• generated by userspace (usually your init system).

Kernel messages are always stored in the kmsg buffer, visible via dmesg. They're also often copied to your syslog. (This also applies to userspace messages written to /dev/kmsg, but those are fairly rare.)

Meanwhile, when userspace writes its fancy boot status text to /dev/console or /dev/tty1, it's not stored anywhere at all. It just goes to the screen and that's it. So I think pretty much any solution – except for Rowan's serial console suggestion – will end up being either very distro-specific (due to each init system performing logging differently) or an "invasive hack" that involves strace or kernel hacking or such.

In the best case, your init system will itself log all important events to the syslog (/var/log/messages or such). For example:

systemd[1]: Starting BIRD routing daemon...
bird[478296]: /etc/bird.conf, line 2: syntax error
systemd[1]: bird.service: Control process exited, code=exited status=1
systemd[1]: Failed to start BIRD routing daemon.

(systemd and upstart also log the services' stdout/stderr as well; many other init systems just redirect it to the console or nowhere.)

  • I need to add a mention of Linux "netconsole" but I haven't researched it yet. – grawity Mar 17 '17 at 8:56
  • As grub boots before the kernel perhaps it can leave a listener on /dev/tty1? Some sort of low level screen recorder. – WinEunuuchs2Unix Jul 16 '18 at 4:25
1

Grawity's answer is must better described than I would have been able to accomplish for that stage in the boot.

On the physical redirection method, your BIOS has to support it. Server geared boards usually do. The Intel, IBM, and SuperMicro systems typically have a Console Redirection option under the main heading of the BIOS. It cannot be used if your motherboard does not have a physical serial port, e.g. only USB. You may need to attach a physical port to pins on the motherboard if it has it.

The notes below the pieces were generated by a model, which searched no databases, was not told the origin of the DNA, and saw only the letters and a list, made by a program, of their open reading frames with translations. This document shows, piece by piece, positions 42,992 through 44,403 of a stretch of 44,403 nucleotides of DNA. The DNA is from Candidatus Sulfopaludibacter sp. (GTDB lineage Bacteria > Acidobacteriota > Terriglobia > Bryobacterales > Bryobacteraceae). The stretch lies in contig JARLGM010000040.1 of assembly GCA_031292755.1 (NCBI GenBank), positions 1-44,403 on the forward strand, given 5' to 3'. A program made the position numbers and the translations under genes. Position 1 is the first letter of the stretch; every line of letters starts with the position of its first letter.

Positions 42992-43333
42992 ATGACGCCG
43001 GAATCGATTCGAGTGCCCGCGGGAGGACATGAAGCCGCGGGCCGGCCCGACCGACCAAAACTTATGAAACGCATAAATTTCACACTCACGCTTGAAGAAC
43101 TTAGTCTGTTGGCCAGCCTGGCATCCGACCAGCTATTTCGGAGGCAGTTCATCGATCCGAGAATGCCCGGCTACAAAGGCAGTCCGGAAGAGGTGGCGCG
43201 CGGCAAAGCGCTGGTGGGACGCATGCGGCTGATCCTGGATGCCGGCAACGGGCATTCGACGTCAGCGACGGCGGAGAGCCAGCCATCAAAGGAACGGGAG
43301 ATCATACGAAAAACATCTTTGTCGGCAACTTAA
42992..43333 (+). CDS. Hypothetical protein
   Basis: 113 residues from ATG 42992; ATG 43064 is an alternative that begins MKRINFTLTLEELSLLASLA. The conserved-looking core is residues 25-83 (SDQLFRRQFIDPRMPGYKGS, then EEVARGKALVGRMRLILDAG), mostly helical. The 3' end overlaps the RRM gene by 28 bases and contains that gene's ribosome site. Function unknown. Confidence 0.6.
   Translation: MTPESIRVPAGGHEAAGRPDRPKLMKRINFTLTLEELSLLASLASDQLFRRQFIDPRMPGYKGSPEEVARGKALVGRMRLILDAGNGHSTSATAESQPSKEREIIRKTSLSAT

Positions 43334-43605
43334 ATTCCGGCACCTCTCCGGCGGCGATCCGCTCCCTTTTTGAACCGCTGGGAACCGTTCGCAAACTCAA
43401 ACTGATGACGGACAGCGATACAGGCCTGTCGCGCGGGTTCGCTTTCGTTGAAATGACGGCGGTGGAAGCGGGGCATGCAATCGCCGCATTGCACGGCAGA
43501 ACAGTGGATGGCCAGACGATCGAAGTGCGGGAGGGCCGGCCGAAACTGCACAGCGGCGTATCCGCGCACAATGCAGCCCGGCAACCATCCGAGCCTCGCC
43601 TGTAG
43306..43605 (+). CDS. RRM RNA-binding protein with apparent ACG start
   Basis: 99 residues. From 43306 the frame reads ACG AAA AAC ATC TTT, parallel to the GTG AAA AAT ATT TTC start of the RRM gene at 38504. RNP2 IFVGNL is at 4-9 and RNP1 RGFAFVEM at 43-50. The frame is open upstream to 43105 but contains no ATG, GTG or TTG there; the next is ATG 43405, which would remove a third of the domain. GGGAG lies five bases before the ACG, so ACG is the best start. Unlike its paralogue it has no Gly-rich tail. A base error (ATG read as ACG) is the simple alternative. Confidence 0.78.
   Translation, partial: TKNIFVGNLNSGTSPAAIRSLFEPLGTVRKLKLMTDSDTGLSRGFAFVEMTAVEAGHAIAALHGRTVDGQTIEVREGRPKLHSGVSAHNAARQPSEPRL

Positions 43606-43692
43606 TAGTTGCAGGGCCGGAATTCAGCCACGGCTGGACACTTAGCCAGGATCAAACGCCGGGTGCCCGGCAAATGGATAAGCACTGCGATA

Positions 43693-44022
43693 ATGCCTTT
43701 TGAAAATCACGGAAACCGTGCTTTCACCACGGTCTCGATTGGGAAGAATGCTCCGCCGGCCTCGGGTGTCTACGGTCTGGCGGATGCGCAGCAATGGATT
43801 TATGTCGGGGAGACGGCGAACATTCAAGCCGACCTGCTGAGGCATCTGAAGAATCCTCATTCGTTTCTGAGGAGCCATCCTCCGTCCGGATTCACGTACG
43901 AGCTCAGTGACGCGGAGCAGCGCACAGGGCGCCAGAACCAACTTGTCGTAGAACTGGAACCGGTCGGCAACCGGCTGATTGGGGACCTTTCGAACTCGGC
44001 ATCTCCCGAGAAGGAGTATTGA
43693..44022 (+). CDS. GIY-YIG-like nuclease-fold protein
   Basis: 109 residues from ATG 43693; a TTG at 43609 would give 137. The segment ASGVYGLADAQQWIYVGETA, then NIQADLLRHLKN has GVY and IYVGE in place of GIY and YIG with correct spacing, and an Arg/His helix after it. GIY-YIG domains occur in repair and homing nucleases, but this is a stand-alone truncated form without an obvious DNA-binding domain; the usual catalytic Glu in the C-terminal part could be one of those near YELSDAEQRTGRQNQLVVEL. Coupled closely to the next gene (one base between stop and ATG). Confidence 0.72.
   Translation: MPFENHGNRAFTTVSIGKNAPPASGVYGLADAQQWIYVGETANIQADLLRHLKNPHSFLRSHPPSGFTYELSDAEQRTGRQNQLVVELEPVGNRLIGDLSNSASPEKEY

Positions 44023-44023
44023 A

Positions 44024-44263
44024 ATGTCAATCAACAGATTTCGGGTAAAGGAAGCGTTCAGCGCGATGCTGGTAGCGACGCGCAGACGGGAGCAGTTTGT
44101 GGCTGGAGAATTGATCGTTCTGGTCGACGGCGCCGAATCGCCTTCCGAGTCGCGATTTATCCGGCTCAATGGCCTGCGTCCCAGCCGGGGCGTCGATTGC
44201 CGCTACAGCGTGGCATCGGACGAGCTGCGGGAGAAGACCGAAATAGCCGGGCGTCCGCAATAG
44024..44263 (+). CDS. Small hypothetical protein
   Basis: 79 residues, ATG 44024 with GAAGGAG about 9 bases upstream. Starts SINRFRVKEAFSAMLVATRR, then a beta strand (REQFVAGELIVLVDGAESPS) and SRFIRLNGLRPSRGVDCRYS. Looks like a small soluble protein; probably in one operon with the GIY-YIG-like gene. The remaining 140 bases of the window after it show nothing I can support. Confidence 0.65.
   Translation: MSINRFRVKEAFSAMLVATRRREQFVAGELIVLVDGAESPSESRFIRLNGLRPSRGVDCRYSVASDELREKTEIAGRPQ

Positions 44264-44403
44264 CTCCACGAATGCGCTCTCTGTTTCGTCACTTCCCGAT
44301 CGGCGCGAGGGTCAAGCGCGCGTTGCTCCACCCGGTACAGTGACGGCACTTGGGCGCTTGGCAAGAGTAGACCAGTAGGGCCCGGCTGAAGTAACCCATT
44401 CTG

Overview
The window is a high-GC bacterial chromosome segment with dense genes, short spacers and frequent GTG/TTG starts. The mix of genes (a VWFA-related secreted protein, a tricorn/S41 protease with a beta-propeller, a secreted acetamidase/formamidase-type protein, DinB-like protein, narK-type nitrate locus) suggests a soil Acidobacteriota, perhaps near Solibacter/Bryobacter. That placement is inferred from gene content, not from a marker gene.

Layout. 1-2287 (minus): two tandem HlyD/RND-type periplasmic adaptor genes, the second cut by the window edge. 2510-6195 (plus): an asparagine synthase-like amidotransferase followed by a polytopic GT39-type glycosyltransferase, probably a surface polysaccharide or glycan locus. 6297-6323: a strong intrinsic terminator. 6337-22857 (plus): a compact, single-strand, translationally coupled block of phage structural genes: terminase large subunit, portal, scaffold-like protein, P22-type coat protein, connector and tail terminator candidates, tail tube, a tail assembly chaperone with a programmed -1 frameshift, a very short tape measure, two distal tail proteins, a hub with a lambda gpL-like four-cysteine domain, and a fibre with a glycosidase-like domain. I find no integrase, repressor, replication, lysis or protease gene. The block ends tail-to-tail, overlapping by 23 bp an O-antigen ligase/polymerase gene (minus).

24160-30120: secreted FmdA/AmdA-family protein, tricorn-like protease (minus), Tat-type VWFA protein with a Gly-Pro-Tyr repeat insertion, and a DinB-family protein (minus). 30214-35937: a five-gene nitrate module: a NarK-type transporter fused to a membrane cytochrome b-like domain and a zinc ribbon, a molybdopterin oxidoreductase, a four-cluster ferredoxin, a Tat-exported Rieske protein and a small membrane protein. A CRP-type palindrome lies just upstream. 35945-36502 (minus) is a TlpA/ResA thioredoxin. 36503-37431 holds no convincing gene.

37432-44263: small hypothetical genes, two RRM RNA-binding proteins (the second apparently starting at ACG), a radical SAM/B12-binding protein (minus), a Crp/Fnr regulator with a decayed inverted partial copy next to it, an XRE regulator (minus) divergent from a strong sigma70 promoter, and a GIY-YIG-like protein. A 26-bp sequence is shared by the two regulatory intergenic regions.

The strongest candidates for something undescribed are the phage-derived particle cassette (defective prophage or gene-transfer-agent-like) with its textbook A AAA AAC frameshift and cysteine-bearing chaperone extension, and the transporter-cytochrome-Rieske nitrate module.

Console Redirection can cause wackiness when you get to the point where the operating system is trying to use the serial port for something else. I would say it's primarily used for debugging in a particular case rather than constant use.

To use, you would need to set matching port settings on your receiver com port which could be usb based, then you need to link the two devices with a null modem cable which exchanges the transmit and receive pins between the devices.

The receiving device needs to be fully powered on and watching for the communication during the boot of the source system. The receiving system will get all text based output.

If during boot your OS starts displaying text via a grapical construct rather than as text, the receiving system will get gibberish.

  • I'm adding this is a comment because it doesn't directly apply to the answer. Serial 9 pin ports are not technically part of the serial spec. The original serial spec only included the 25 pin port and an almost never used 15 pin port. The 9 pin that we see everywhere today is a hack of the 15 pin connector into a smaller form factor. – Rowan Hawkins Mar 14 '17 at 14:06
1

One suggestion is to have another laptop film the boot screen with high resolution and frame rates then slow play the resulting (MOV - MP4 - AVI) - maybe not the best solution but simply to deploy and its for debugging anyway right ? Just an Idea ...